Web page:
There has been a lot of public discussion recently about blogs in the context of the decline of book sections and book reviews in newspapers; much of it has consisted of attacks on literary blogs from more traditional writers and sources and defensive responses from bloggers (see, for instance, this response on The Reading Experience to an LA Times column that promised contemptuously to write “in language even a busy blogger can understand”). I have sympathies on both sides of this fence, as I agree that while anyone can write a book review or literary commentary, not anyone can write one that has interest and merit. In general, my position is simply the more people out there reading books and writing about them, the better all round. The more specific issue I’ve been wondering about is whether blogging is really only suited to be a form of literary journalism, focused on new releases and current authors in the way that book reviews are, or whether it is possible or useful for blogs also to write more in the spirit of literary scholarship or criticism of past literature. I’m also thinking more about the nature of literary blogs more generally, while well aware that so far I have still become aware of only a fraction of the options and styles out there.

One typical feature of successful blogging is apparently that it is incessant: unless they are constantly updated, it seems blogs lose their currency, their momentum and, presumably, their readers. I have already found that, at least for someone with other work to do, the rapidity of thinking and writing required to put up new posts even once or twice a week makes drafting and polishing impossible, which inevitably affects the kind and quality of writing you can do. This situation would differ, of course, for someone working full-time on a blog. It could also be overcome, or ameliorated, by writing off-line and not posting anything until it has been tidied up, though this too assumes that blogging is not a sideline to a “real” job. It may be as well that depending on the kind of site and voice you are trying to establish, you can take your time and post longer, more thoughtful pieces. It’s not as if there are deadlines, after all, and besides, who’s really reading most blogs all that frequently anyway, much less one like mine that hardly anyone even knows about? I started quite deliberately writing without a lot of second thoughts, to free myself up from academic hyper-self-consciousness, but all those first impressions are starting to seem inadequate, especially when the book at issue (The Map of Love, for instance) is quite complex, formally and thematically. I’m reaching a point at which I need to consider what I hope to accomplish by writing my posts in the first place and maybe experiment with some more in-depth analyses. But to do that, I would have to take the time and justify it professionally.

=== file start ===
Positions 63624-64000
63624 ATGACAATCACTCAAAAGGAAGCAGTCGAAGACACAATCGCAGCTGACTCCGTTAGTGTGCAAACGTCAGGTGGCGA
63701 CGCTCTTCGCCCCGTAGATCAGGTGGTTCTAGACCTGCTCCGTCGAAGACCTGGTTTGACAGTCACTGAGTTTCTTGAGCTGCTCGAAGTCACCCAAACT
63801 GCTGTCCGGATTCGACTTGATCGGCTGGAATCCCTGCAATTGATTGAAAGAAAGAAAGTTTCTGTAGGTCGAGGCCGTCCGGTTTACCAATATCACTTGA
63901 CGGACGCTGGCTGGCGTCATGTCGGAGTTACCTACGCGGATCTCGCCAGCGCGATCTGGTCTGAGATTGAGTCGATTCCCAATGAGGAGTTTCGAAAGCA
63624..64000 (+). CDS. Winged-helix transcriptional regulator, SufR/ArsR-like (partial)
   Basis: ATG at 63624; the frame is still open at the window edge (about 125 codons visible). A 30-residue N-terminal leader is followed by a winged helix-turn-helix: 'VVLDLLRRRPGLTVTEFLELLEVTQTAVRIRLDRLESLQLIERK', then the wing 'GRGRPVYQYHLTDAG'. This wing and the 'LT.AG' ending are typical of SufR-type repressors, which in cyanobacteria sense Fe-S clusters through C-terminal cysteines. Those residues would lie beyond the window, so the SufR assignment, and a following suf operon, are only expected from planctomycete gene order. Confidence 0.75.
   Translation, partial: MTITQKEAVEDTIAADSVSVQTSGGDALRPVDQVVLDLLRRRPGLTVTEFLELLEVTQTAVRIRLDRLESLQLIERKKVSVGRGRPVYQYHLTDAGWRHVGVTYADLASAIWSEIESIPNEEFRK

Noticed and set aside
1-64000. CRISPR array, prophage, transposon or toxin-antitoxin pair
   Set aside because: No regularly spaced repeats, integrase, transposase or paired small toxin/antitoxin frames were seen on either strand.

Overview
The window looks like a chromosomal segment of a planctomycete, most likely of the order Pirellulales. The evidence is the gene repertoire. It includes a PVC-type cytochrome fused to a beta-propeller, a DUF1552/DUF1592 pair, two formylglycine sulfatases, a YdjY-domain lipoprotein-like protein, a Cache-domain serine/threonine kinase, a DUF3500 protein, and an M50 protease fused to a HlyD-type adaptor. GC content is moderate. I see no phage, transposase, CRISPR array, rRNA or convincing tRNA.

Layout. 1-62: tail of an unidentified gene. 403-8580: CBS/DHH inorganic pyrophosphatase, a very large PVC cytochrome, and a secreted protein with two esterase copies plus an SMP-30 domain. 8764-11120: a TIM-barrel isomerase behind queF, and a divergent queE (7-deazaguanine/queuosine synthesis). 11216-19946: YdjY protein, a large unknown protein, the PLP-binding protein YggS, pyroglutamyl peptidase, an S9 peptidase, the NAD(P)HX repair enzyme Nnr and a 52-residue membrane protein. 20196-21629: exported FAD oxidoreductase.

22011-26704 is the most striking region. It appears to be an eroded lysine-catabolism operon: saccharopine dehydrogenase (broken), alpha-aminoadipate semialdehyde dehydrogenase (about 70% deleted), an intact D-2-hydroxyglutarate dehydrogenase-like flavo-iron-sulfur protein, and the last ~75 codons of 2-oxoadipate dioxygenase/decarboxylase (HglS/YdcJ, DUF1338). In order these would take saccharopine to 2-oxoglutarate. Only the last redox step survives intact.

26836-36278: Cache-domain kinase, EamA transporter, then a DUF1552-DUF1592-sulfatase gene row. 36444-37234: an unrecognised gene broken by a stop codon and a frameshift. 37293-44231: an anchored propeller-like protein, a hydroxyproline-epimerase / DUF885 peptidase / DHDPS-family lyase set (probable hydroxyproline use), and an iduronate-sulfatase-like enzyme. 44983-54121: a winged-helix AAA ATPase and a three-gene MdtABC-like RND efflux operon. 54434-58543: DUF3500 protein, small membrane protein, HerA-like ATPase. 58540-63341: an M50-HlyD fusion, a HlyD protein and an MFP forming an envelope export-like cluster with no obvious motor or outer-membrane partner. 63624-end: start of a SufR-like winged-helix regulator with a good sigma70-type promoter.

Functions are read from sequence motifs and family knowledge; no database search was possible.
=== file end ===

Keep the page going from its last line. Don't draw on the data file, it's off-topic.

Another notable feature of the blogs I am most familiar with so far is their focus on fairly new releases and on the state of the current book and literary worlds. A next step for me will be looking around for people who write about the literature of the past. Literary journalism differs from literary criticism, it is usually assumed, in being prompted by an occasion needing a fairly prompt response to give it relevance. Criticism takes more of a long view. But without that occasion, that immediacy, what appeal does criticism have for the non-academic reader, especially in a medium like the internet? Is there an audience online for writing about Dickens or George Eliot? And what could be said that would matter, or appeal? The kind of stuff that gets written for academic audiences apparently (unsurprisingly) alienates almost everyone else, while the kind of stuff that gets written for popular audiences often seems trivial or redundant to those who read the academic stuff. And yet…books such as John Sutherland’s How to Read a Novel or Francine Prose’s Reading Like a Writer do get published, so there is presumably some interest out there in enhancing one’s experience of reading “the classics.” One approach might be to look for the contemporary relevance in past authors, as I attempted to do with my paper on George Eliot as “Moralist for the 21st Century.” But that means only highlighting authors and texts that lend themselves to modern purposes, which gets pretty tendentious and unsatisfactory pretty fast.

A number of my posts have been in the spirit of “work in progress” notes, thinking aloud though (maybe oddly) in public–partly in the hopes, of course, of eventually getting some input (a fading hope). At this point, especially with my sabbatical coming to an end, I need to start putting my thoughts together about what I’ve been learning by reading and (in this modest way) writing outside the academic box.